First People of the Clackamas and Willamette

The rich life and culture of the first inhabitants

The land that is now known as Lents was originally part of the territory inhabited by a band of the Upper Chinookan speaking Indians called the Clackamas. They frequented the area to fish and forage along the creek now known as Johnson Creek but more broadly, they had vast settlements in the valleys of the Clackamas, Willamette, and Sandy Rivers. Other tribes that would have traversed this land include the Willamette (a band of Chinooks that lived on the west bank of the Willamette), the Wapato, the Kalapuya, and the Molallas.

The Clackamas Indians regularly camped and fished at a spot on the creek near present day 100th Ave and Foster and held ceremonial dances at a natural stone amphitheater toward the hill to the south east (now called Mt Scott). This spot was called Indian Rock by the colonizing settlers and the stone was later quarried and used for local roads and to line the creek bed.

Painting of four Clackamas indigenous people.
Four Clackamas Indians (painting by Paul Kane)
Dip-netters at Willamette Falls – Clackamas Chinook Indians

Foster Rd was built on what was originally a trail cut by the local tribes to travel to (what would become) Powell Valley Rd then directly west to the Willamette River and up to the Willamette Falls (at present day Oregon City) where they fished for salmon and steelhead. When the City of Portland was established in 1851, this was one of the prominent routes used by settlers entering Portland and was considered the end of the Oregon Trail.

The rivers were at the heart of the Upper Chinook’s way of life and their settlements were grouped primarily around the waterways. Typical of Upper Chinook settlements, the Clackamas villages were substantial and permanent. Each cedar plank lodge could house 20 to 30 people and a village population could be in the hundreds. If there were any of these structures on the section of land now known as Lents, at the time of colonization, it has not shown up on any documentation.

Interior of a Chinookan plankhouse
Dip net fishing at Willamette Falls

They carved canoes from cedar trees, 25-30 feet in length for transportation and traveled seasonally to hunt game and collect camas root, wapato, and berries. The Clowwewallas, a band of the Clackamas that lived at the Willamette Falls, built scaffolds using cedar planks that stretched out over the falls to harvest fish with dip nets and spears. Salmon at the Falls were plentiful enough to enrich the Clackamas beyond simple survival; other tribes came for trade fairs to purchase salmon or to pay tribute for the privilege of fishing in Clackamas territory.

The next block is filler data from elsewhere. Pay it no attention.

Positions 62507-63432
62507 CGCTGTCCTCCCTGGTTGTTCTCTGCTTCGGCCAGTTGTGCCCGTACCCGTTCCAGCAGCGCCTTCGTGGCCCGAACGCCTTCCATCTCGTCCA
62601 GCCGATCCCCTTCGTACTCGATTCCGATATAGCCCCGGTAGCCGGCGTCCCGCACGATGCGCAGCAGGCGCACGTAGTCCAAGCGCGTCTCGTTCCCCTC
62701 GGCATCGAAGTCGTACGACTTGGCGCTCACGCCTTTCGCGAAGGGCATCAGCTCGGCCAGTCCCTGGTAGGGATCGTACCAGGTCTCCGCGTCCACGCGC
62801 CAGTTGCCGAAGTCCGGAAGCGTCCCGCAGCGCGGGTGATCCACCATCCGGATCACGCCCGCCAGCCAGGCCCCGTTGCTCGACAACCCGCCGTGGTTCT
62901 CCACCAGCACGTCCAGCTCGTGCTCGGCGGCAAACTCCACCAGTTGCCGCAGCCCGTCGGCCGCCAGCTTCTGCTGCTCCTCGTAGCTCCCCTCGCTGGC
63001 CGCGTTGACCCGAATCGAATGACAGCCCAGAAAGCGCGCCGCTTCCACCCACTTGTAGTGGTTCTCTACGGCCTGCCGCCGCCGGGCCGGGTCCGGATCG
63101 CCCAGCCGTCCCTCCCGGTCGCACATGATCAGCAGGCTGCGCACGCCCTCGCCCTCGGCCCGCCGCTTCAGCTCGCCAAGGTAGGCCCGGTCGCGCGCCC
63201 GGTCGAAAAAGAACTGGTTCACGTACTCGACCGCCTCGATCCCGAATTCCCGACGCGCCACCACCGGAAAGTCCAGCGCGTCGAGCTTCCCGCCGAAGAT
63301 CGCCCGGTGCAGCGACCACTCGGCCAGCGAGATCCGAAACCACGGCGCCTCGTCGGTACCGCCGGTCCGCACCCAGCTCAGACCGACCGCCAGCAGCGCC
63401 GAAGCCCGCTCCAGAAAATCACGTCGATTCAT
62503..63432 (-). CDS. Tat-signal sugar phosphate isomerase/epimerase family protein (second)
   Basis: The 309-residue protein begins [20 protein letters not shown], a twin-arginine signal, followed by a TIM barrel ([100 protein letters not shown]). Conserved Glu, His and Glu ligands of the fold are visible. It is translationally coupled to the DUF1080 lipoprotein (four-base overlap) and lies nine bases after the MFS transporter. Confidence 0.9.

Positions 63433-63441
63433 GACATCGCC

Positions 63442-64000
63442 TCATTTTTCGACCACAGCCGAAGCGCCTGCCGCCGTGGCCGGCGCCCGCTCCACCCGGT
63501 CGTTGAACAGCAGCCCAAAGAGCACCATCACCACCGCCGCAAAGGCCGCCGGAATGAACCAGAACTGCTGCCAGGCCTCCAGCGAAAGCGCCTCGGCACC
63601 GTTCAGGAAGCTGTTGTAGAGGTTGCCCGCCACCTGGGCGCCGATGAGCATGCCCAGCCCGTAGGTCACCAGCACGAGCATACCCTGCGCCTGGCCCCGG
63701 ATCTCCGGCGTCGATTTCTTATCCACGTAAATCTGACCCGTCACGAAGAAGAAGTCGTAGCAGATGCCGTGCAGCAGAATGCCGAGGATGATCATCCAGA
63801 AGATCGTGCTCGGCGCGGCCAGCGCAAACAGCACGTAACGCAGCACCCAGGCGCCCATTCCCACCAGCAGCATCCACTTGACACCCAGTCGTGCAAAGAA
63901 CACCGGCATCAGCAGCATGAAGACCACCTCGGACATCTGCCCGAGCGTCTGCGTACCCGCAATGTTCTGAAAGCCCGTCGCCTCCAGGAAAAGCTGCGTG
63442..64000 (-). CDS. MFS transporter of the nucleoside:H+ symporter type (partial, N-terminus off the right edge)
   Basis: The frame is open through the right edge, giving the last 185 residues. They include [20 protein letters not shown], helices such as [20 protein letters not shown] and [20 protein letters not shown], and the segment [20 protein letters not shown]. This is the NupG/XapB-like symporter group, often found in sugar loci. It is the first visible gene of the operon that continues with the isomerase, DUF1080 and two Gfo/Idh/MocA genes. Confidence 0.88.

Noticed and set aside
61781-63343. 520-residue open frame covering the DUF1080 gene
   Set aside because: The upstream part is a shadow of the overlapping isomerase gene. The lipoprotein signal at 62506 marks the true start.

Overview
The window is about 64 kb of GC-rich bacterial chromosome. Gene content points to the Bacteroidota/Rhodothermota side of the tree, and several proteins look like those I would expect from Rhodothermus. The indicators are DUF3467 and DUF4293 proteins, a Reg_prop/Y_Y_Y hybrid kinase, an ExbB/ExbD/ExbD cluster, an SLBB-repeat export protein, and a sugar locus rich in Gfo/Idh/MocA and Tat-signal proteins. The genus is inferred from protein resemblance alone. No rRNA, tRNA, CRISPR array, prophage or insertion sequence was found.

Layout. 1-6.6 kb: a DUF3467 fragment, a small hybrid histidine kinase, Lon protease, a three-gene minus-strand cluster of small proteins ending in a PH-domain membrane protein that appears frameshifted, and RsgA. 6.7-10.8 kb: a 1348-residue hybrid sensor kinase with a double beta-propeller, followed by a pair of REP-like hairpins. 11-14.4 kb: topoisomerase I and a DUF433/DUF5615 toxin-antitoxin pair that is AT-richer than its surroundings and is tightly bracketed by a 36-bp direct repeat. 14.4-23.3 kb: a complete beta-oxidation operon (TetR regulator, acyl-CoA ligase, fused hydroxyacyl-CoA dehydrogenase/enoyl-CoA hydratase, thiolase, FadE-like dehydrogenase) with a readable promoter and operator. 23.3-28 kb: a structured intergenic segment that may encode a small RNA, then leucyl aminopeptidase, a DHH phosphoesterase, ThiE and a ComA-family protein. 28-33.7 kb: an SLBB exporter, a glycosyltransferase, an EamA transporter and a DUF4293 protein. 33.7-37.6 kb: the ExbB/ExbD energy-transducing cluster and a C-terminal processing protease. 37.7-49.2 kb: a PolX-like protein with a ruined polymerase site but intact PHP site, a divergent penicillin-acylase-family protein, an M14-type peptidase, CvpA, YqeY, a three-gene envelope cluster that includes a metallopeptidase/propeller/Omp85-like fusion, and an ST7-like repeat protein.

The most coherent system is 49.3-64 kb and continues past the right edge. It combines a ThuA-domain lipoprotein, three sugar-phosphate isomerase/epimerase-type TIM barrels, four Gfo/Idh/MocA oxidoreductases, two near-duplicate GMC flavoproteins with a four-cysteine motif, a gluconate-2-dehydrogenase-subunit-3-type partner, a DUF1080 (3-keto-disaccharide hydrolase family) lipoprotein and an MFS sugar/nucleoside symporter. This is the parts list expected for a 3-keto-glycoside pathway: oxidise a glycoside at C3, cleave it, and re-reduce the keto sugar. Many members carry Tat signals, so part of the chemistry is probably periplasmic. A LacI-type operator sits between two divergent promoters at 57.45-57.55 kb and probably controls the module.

As was the custom of many other tribes in the area, the Clackamas people practiced flattening of the head. The practice was carried out during infancy, the child secured into a bundle and the forehead pressed with a flat board at the angle of the nose. This was considered a sign of beauty and status, and only free men and women could have flattened heads. Slaves were usually from other tribes, but debt slavery also occurred.

Flathead woman with baby
Lewis and Clark at Cathlapotle – Painting by Chris Hopkins

When Lewis and Clark visited the area in 1806, the Clackamas tribe was estimated at about 1,800 people living in 11 villages, though by that time the populations had already been diminished by disease in the mid 1700s, possibly smallpox, carried from the coast by European and American explorers and traders. The population would be further decimated in 1829 when the first oceangoing vessel to sail up the Willamette carried many sick sailors, ailing from a fever (influenza or malaria). The illness spread from crew to shore rapidly and over the course of the winter of 1829-30 at least nine tenths of the Clackamas people perished, devastating the tribe.

Early relations with fur traders along the Willamette and Columbia rivers  were more or less congenial. The tribesmen appreciated the tobacco they bought from  European, American, and Hawaiian traders. Some fur traders from Fort Astoria  intermarried with local women and settled to farm in Willamette Valley. Less  ethical traders employed alcohol to bribe and manipulate. Relations began to worsen when traders sought to control Willamette Falls and when settlers began streaming into Oregon beginning in 1841.

Willamette Falls Oregon City – 1847 – painting by Paul Kane

In 1850 Congress passed the Donation Land Act to promote settlement in Oregon Territory. Land grants of 320 acres were available to white males, with an additional 320 acres available to married couples. This resulted in  a flood of immigration to the Northwest continuing until the DLCs ended in 1855. Half-blood Native people were also eligible to file DLCs. Epidemics of smallpox, malaria, and measles continued to reduce the population of the Clackamas to only 88 by 1851, and on January 10, 1855, the remaining 88 people, signed a treaty that ceded all of their lands in exchange for a ten-year annuity of $2,500. After the treaty was ratified March 3, 1855 the Clackamas were to relocate to the Grand Ronde Reservation while retaining some rights in their former homeland. In the midst of violence and starvation during the Yakima War in the summer of 1855, Clackamas County area Indians were suddenly rounded up and forced to the reservation. 

Most  of the promises made to Native Americans in these treaties were never fulfilled.  Once on the reservation, most people were landless and struggled to survive. The Clackamas, who numbered only 55 on the Reservation in 1871, blended into the general population of Grand Ronde by the 1920s.  In 1954, the federal government severed trust relations with the Tribes of Western Oregon, leaving the Grand Ronde people homeless until the decision was reversed in 1983. The Confederated Tribes of Grand Ronde continue to fight for survival and recognition in Oregon and nationally.